The TV crews turned up again to try and get some footage but they had to shoot around the frog, whose carcass was still in the flames. One leg was sticking straight up in the air like a flagpole, and the air for three blocks in every direction smelled of gasoline and charred amphibian.

         I gave the TV people a statement anyway, on the sidewalk running past the gas station. “It is unfortunate that this has happened here today,” I said, gesturing with the coffee I’d stopped along the way to pick up. “A local business has suffered great damage and a frog has been incinerated. The mayor is pleased that no one was injured in today’s tragic, tragic accident, and vows to not rest until the deluge is over. Thank you very much. If you’ll excuse me.”

         I joined the sheriff, who was leaning against an ambulance that turned up because someone thought it should. “Worst one yet,” he said, chewing something.

         “Looks like. How’s the attendant?”

         He gestured over to a young girl in a blue smock, shaking and being comforted by family and EMTs. “About that good.”

         I sipped my coffee. “We can’t stop this, can we?”

         He spit; a brown glob of something appeared on the pavement a few feet in front of us. “I should quit. Wife hates tasting it.”

         The press had a field day. “Frog Legs, Anyone?” was the headline of the Richmond newspaper the next morning, right above a picture of the blaze complete with charbroiling frog. The paper got sued a bunch for printing such an offensive picture, and they went under. The late night comedians were having fun with the frogs before, but this incident dominated their monologues for three nights.

         The good news was that over the same stretch of time, tourism jumped. For whatever reason, people thought Liberty was a good place to be for that month. Folks from wherever came in to see both the novelty of an outsized frog as well as all the damage that had been wrought. A few enterprising people started putting together tours of all the damaged buildings, and Old Man Johnson charged people to have a look at the crop destruction. One of the restaurants in town started serving frog legs, but nobody thought that was in good taste and a week later they stopped. Still, for four glorious weeks, hotel rooms in town were hard to come by, and the sidewalks of Liberty were filled with locals who feared another frog falling, and tourists who hoped for it.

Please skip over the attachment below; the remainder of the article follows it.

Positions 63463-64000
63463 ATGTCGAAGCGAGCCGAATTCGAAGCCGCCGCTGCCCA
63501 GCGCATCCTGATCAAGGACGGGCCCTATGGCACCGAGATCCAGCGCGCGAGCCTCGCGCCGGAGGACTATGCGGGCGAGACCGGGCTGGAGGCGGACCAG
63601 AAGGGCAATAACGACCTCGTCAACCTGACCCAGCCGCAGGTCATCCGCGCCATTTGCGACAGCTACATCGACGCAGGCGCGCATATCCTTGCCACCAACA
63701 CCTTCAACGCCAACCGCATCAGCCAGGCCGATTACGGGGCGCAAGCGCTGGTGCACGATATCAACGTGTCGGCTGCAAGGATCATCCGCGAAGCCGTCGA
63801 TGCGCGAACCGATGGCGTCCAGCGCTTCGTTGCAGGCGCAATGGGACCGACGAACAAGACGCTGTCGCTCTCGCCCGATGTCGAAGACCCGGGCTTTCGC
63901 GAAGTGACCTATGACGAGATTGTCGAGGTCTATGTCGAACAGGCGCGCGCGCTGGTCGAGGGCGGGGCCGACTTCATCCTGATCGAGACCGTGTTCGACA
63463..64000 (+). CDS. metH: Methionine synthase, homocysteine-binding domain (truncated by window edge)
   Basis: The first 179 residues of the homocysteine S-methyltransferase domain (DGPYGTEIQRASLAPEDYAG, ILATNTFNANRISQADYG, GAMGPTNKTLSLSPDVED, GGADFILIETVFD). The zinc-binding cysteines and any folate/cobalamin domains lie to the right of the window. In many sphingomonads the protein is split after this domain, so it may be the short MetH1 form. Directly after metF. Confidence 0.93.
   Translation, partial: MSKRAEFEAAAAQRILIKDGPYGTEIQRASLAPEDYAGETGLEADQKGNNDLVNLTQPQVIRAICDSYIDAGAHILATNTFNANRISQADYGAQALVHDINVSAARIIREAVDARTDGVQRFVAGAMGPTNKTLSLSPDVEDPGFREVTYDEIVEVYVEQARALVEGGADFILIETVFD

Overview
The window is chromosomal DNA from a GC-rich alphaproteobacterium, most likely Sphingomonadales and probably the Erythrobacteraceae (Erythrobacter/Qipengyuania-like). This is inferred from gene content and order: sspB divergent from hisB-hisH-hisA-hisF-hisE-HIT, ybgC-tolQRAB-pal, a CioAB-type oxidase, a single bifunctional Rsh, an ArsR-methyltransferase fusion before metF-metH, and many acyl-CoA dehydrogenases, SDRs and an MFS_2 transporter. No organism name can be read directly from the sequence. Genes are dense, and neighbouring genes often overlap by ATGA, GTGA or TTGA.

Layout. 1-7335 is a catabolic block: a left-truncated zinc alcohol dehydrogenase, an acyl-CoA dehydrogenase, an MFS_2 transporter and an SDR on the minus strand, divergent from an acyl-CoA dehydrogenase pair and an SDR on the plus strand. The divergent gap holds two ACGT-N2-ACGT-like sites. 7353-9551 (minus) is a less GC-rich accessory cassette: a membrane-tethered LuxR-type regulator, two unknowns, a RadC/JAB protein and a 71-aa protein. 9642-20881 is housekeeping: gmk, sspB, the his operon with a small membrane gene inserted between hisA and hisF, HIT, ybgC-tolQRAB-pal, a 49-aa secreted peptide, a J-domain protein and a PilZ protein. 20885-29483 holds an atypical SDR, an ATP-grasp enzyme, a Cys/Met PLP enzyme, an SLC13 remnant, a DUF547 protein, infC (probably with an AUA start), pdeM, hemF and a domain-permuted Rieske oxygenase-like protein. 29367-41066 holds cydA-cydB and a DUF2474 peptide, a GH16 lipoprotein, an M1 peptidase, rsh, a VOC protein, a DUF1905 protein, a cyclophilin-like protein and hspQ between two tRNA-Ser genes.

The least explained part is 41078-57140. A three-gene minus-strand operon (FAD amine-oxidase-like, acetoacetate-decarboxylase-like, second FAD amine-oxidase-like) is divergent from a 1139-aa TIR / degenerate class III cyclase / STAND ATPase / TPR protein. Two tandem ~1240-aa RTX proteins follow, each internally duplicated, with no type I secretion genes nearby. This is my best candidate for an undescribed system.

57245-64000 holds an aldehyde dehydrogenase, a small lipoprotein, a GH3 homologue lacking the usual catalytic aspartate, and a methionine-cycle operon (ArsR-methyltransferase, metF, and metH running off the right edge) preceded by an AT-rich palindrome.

And then it stopped. The frogs didn’t fall, the jokes weren’t made, tourists started staying away again. Folks in town slept a little easier, a little deeper into the night. It was still talked about in the bars, but over time the stories changed. Buildings were smashed that hadn’t been. People were crushed and miraculously survived to tell the tale. It became the stuff of fable.

         Years later, when I retired after a lengthy career as a public defender, the town’s paper sent a journalist to my office for an interview. In turn we came to my time as Spokesperson for the Mayor, and the crisis of the frogs.

         “You pulled up in your car to the frog that landed on the first house, the—” He checked his notes briefly. “—Fentons. What was the first thing that went through your mind?”

         I smiled. “Great horny toads,” I said, trying to sound cartoonish.

         The journalist chuckled. “It carried on for a month.”


         “Do you ever ask yourself why? What the town did to earn having giant frogs dropped on it, I mean.”

         I thought for a moment. “All the time,” I said, and sipped my coffee.

Peter Barlow's work has appeared or is forthcoming in Rosebud, Ranfurly Review (UK), The Other Herald, Prole (UK), and Spindrift. He received his MFA Creative Writing at Fairleigh Dickinson University, and serves as a reader for th school’s journal, The Literary Review.